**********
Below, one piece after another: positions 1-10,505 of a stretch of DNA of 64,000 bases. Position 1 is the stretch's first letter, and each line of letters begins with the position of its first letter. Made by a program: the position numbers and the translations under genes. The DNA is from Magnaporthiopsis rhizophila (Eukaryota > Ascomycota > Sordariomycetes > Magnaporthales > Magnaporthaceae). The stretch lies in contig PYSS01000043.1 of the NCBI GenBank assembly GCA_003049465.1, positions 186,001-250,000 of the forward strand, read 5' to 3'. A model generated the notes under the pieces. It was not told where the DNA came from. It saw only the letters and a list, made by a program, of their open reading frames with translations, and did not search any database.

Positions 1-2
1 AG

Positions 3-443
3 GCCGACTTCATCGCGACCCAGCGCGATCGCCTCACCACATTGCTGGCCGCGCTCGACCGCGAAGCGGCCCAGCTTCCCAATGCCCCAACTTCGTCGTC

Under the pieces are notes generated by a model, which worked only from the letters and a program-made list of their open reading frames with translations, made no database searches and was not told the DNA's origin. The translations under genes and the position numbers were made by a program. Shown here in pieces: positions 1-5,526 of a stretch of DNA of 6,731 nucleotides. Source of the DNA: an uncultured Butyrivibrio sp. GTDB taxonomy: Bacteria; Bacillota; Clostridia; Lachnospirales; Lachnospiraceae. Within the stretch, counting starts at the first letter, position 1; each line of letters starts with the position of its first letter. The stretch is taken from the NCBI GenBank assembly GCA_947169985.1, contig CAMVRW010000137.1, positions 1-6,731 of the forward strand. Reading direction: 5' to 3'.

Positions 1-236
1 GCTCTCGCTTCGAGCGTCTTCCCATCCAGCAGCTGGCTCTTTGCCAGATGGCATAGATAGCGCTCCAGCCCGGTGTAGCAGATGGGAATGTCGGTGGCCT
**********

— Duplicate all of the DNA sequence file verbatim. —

Below, one piece after another: positions 1-10,505 of a stretch of DNA of 64,000 bases. Position 1 is the stretch's first letter, and each line of letters begins with the position of its first letter. Made by a program: the position numbers and the translations under genes. The DNA is from Magnaporthiopsis rhizophila (Eukaryota > Ascomycota > Sordariomycetes > Magnaporthales > Magnaporthaceae). The stretch lies in contig PYSS01000043.1 of the NCBI GenBank assembly GCA_003049465.1, positions 186,001-250,000 of the forward strand, read 5' to 3'. A model generated the notes under the pieces. It was not told where the DNA came from. It saw only the letters and a list, made by a program, of their open reading frames with translations, and did not search any database.

Positions 1-2
1 AG

Positions 3-443
3 GCCGACTTCATCGCGACCCAGCGCGATCGCCTCACCACATTGCTGGCCGCGCTCGACCGCGAAGCGGCCCAGCTTCCCAATGCCCCAACTTCGTCGTC

Under the pieces are notes generated by a model, which worked only from the letters and a program-made list of their open reading frames with translations, made no database searches and was not told the DNA's origin. The translations under genes and the position numbers were made by a program. Shown here in pieces: positions 1-5,526 of a stretch of DNA of 6,731 nucleotides. Source of the DNA: an uncultured Butyrivibrio sp. GTDB taxonomy: Bacteria; Bacillota; Clostridia; Lachnospirales; Lachnospiraceae. Within the stretch, counting starts at the first letter, position 1; each line of letters starts with the position of its first letter. The stretch is taken from the NCBI GenBank assembly GCA_947169985.1, contig CAMVRW010000137.1, positions 1-6,731 of the forward strand. Reading direction: 5' to 3'.

Positions 1-236
1 GCTCTCGCTTCGAGCGTCTTCCCATCCAGCAGCTGGCTCTTTGCCAGATGGCATAGATAGCGCTCCAGCCCGGTGTAGCAGATGGGAATGTCGGTGGCCT